Abstract:Molybdenum (Mo) isotope ratios provide a potential means of tracingmaterial recycling involved in subduction zone processes. However, thegeochemical behavior of Mo in subducted oceanic crust remains enigmatic. Weanalyzed Mo isotope ratios of arc and back-arc basin lavas from the Marianasubduction zone (western Pacific Ocean), combining newly obtained elementand Sr-Nd-Pb-Li isotope data to investigate subduction zone geochemicalprocesses involving Mo. The Mo isotope ratios (δ98/95Mo NIST3134; U.S. National Institute of Standards and Technology[NIST] Mo standard) of the volcanic rocks showed clear across-arcvariations, decreasing with increasing depth to the Wadati-Benioff zone.The high δ98/95Mo values in the Mariana Islands (-0.18‰ to+0.38‰) correspond to high 87Sr/86Sr, low 143Nd/144Nd, and radiogenic Pb isotope ratios,suggesting that altered upper oceanic crust played an important role in themagma source. The low δ98/95Mo values in the Central MarianaTrough (-0.65‰ to -0.17‰) with mantle-like Sr-Nd-Pb but slightly low δ 7Li values provide direct evidence for the contribution of deeprecycled oceanic crust to the magma source of the back-arc basin lavas. Theisotopically light Mo magmas originated by partial melting of a residualsubducted slab (eclogite) after high degrees of dehydration and thenpenetrated into the back-arc mantle. This interpretation provides a newperspective with which to investigate the deep recycling of subductedoceanic lithosphere and associated magma petrogenesis.

View article:

Tectonic controls on basement exhumation in the southern RockyMountains (United States): The power of combined zircon (U-Th)/He andK-feldspar 40Ar/39Ar thermochronology

Jason W. Ricketts; Jacoup Roiz; Karl E. Karlstrom; Matthew T. Heizler;William R. Guenthner …

Abstract:The Great Unconformity of the Rocky Mountain region (western NorthAmerica), where Precambrian crystalline basement is nonconformably overlainby Phanerozoic strata, represents the removal of as much as 1.5 b.y. ofrock record during 10-km-scale basement exhumation. We evaluate the timingof exhumation of basement rocks at five locations by combining geologicdata with multiple thermochronometers. 40Ar/39ArK-feldspar multi-diffusion domain (MDD) modeling indicates regionalmulti-stage basement cooling from 275 to 150 °C occurred at 1250-1100 Maand/or 1000-700 Ma. Zircon (U-Th)/He (ZHe) dates from the Rocky Mountainsrange from 20 to 864 Ma, and independent forward modeling of ZHe data isalso most consistent with multi-stage cooling. ZHe inverse models at fivelocations, combined with K-feldspar MDD and sample-specific geochronologicand/or thermochronologic constraints, document multiple pulses of basementcooling from 250 °C to surface temperatures with a major regional basementexhumation event 1300-900 Ma, limited cooling in some samples during the770-570 Ma breakup of Rodinia and/or the 717-635 Ma snowball Earth, and ca.300 Ma Ancestral Rocky Mountains cooling. These data argue for a tectoniccontrol on basement exhumation leading up to formation of thePrecambrian-Cambrian Great Unconformity and document the formation ofcomposite erosional surfaces developed by faulting and differential uplift.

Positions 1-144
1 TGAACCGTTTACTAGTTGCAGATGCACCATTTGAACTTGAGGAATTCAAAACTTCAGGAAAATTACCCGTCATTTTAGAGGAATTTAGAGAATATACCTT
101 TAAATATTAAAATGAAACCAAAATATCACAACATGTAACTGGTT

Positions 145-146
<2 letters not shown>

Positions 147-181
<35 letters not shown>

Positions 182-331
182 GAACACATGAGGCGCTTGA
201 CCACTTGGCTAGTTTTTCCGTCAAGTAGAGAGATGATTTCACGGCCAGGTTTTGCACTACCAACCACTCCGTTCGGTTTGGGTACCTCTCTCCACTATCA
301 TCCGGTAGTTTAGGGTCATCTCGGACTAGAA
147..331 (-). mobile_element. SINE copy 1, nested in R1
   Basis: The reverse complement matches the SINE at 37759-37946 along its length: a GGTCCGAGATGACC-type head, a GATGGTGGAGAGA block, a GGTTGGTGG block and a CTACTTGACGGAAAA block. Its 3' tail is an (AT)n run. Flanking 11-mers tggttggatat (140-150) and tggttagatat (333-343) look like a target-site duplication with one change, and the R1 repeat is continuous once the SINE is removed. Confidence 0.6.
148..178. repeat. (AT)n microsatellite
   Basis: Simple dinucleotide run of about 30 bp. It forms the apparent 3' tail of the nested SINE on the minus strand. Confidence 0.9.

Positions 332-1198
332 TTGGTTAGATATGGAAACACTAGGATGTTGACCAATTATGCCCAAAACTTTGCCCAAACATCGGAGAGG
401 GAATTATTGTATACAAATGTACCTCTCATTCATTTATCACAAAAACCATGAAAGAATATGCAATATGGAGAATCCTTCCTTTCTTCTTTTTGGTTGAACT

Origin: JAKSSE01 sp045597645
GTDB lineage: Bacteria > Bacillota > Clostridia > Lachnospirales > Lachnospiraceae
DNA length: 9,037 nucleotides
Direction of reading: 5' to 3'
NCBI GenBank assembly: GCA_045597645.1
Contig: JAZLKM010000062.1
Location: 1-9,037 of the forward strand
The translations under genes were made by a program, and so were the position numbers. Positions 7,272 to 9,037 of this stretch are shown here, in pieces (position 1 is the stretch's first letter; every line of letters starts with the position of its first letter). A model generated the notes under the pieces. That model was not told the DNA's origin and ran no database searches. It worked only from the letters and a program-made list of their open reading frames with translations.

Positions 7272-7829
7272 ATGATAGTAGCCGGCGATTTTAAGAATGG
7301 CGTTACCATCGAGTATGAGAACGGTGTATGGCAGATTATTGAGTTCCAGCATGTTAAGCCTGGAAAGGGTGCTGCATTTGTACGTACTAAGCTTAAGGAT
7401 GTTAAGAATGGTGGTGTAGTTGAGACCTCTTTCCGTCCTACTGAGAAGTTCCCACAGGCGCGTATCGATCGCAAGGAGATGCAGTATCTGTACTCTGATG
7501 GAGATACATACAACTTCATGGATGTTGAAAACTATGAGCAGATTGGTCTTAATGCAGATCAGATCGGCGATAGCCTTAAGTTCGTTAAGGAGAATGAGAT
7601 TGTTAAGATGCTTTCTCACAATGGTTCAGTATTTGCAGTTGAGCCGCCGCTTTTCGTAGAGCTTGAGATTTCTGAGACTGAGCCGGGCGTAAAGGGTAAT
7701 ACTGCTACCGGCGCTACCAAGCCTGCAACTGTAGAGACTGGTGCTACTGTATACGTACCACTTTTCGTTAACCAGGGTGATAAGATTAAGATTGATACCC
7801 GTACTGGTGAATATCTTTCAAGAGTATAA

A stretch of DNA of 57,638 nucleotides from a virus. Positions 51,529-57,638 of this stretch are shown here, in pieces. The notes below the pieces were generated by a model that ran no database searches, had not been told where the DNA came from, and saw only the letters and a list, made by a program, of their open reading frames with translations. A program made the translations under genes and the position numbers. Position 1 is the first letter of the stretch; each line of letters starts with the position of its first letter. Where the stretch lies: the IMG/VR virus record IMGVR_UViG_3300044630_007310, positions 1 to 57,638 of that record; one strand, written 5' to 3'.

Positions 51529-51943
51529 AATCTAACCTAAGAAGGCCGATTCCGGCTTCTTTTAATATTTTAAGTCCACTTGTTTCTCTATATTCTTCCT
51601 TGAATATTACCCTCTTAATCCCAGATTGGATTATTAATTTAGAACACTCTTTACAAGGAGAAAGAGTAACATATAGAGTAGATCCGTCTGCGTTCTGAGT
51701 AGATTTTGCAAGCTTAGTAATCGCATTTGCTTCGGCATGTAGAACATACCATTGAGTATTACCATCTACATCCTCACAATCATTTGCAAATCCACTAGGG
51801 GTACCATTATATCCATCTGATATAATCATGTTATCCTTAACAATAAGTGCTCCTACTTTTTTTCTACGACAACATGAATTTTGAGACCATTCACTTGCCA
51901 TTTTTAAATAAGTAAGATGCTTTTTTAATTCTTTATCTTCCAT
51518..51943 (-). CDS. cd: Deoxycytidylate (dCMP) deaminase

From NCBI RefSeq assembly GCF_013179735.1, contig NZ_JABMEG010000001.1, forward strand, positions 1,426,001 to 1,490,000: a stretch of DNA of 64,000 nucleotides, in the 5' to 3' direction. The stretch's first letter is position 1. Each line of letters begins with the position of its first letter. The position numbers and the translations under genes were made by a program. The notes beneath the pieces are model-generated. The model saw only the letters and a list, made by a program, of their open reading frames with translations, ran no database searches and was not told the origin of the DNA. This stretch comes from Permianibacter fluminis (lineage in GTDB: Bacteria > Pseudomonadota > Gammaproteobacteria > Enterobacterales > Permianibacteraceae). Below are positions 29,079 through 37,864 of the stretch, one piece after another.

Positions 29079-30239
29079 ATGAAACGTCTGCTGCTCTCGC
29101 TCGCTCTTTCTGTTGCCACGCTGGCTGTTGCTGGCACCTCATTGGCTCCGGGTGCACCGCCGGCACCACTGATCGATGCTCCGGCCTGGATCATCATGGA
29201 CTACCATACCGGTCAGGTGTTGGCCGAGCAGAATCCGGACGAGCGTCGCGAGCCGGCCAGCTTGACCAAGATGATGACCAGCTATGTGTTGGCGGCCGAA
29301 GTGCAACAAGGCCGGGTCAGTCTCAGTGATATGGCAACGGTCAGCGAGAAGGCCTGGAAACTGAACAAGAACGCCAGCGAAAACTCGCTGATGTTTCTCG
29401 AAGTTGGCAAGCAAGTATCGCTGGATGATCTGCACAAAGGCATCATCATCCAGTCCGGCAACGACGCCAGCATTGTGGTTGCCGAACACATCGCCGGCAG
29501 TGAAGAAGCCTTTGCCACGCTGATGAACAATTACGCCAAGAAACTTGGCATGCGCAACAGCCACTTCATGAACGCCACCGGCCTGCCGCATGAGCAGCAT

View article:

Reorienting the West African craton in Paleoproterozoic-Mesoproterozoicsupercontinent Nuna

Zheng Gong; David A.D. Evans; Nasrrddine Youbi; Abdelhak Ait Lahna; UlfSöderlund …

Abstract:The location of the West African craton (WAC) has been poorly constrainedin the Paleoproterozoic-Mesoproterozoic supercontinent Nuna (also known asColumbia). Previous Nuna reconstruction models suggested that the WAC wasconnected to Amazonia in a way similar to their relative position inGondwana. By an integrated paleomagnetic and geochronological study of theProterozoic mafic dikes in the Anti-Atlas Belt, Morocco, we provide tworeliable paleomagnetic poles to test this connection. Incorporating our newpoles with quality-filtered poles from the neighboring cratons of the WAC,we propose an inverted WAC-Amazonia connection, with the northern WACattached to northeastern Amazonia, as well as a refined configuration ofNuna. Global large igneous province records also conform to our newreconstruction. The inverted WAC-Amazonia connection suggests a substantialchange in their relative orientation from Nuna to Gondwana, providing anadditional example of large-magnitude cumulative azimuthal rotationsbetween adjacent continental blocks over supercontinental cycles.